Pauly family
 

The Pauly family, from left: Fritz, Anna, Clarice, Albert and Dutch. The family home, where this is taken, still sits on the corner of 78th Street West and Frontier Trail. A few blocks east of where the Pauly store was once located.

 
 

Members of the Chanhassen Historical Society, along with the city of Chanhassen, are eagerly preparing for the upcoming bi-annual Cemetery Walk to be held Saturday, Oct. 5. Actors, who have been carefully selected for their parts, are preparing their lines. Costuming and rehearsal details are thoughtfully being considered.

We all hope for one of those sunny early fall days where the sun shines through the gold and red maple leaves.

Twenty-one actors will take their place at the headstones of residents of a Chanhassen gone by, doing their best to recreate life in the early stages of settlement. Eleven actors will represent early Chanhassen pioneers at the Pioneer Cemetery, many dating back to the mid 1800s. The settlers at the St. Hubert Cemetery represent a slightly more current era of the early to mid-1900s.

The complete Cemetery Walk gives the observer an insightful overview of the history of the town.

One favorite character along the route of the St Hubert’s pioneers is Albert Pauly. Many of the Pauly descendents continue to call Chanhassen their home.

As did many Chanhassen residents in the early 1900s, Albert Pauly worked on the railroad. In 1914 he took over the local general store run by Henry Kelm.

Albert built his first store along the railroad tracks in Chanhassen. That location is roughly near today’s Highway 5 and Great Plains Boulevard. His location near the tracks was intended to accommodate the needs of the railroad, as well as local residents. Albert carried boots, clothing, pots and pans, oil and coal. Just about anything a Chanhassen resident would need in 1915. The railroad was a major buyer of supplies from Albert’s store.

While working on the railroad, Albert learned the valuable skill of rope splicing. In the early 1900s, reuse, repair and recycle were simply a normal part of everyday life. He incorporated this skill into his new business. The farmers in Chanhassen looked to Albert to splice severed ropes for reuse on their farms.

Albert was an endearing man. He felt that a town business should have only the interests in mind of the residents they serve. Private stories have often been told as to Albert’s compassion toward his customers during the Great Depression.

With Albert’s store conveniently built near the railroad, it became natural that he would also run the local postal service. The incoming mail bag would be tossed off the train without ever slowing down. The mail bag was often picked up from the ditch by store employees, and sorted for the Chanhassen residents to claim when they visited the store.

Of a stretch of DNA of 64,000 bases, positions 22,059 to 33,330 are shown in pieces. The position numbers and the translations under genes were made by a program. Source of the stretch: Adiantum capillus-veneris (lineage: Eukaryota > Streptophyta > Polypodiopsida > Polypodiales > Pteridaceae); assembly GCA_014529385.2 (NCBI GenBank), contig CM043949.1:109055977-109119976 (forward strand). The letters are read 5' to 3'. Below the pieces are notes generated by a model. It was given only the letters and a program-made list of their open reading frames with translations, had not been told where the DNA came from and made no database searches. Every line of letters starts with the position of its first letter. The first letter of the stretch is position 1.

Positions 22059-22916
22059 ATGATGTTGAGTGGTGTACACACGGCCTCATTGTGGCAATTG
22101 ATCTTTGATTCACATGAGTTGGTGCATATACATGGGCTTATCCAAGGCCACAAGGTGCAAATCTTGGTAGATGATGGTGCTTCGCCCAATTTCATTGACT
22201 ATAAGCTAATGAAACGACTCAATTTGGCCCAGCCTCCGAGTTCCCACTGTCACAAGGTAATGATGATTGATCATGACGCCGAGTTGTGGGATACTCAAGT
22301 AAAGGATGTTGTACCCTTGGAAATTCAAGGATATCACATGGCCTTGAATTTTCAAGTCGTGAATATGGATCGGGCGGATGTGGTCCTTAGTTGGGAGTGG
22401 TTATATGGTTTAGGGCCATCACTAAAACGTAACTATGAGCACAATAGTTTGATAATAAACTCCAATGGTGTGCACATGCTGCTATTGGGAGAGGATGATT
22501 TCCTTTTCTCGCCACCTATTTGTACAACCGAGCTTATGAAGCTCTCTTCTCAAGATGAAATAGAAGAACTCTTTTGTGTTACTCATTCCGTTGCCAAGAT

On Nov. 4, 1929, Albert’s store along the railroad tracks burned to the ground. Albert’s parents lived in the upstairs area of the store and had to be rescued from the blaze. The fire caused many local residents to come to witness the horrible event and to help get as many of Albert’s supplies out of the building as possible. Albert temporarily housed his store in the local Village Hall and his business thrived.

He rebuilt a new store close by. It was located where what is now Goddard School along West 78th Street. The new store was bigger and better than ever. More supplies, such as dry goods and gas pumps, were added to accommodate a new era of shoppers. The post office remained a part of the store. Not to go unmentioned, if you wanted to know the local news and gossip, Albert’s store was the place to come.

In the 1950s, Albert’s son, Dutch (Willard) Pauly, took over the family business running both the store and the postal business.

Albert’s story is only one of many you will experience at this year’s Cemetery Walk. Both the Chanhassen Historical Society and the city of Chanhassen welcome you to attend this event. It is free of charge to the public, but you must register to attend. Space is limited so sign up early.

The easiest way to register is to go the city of Chanhassen website. Open the “Our Community” drop down box on the home page. Select “Cemetery Walk” and follow the easy directions to hold your spot.

We have three performances. The 10 a.m. on Saturday, Oct. 5, is our indoor event. This is a great performance held at the Senior Center for people who may have difficulty walking the cemeteries. At 1 p.m. and 4 p.m. we have two performances held at the cemeteries with bus transportation provided to and from each cemetery.

Hope to see you there!

 
 

Nancy Simpson is a Chanhassen resident and a member of the Chanhassen Historical Society.

 

Community Editor

Mark Olson, the Chaska and Chanhassen community editor who has worked in Carver County for 20 years, makes any excuse to write about local history. In his spare time, Mark enjoys perusing old books, watching blockbusters and taking Midwest road trips.

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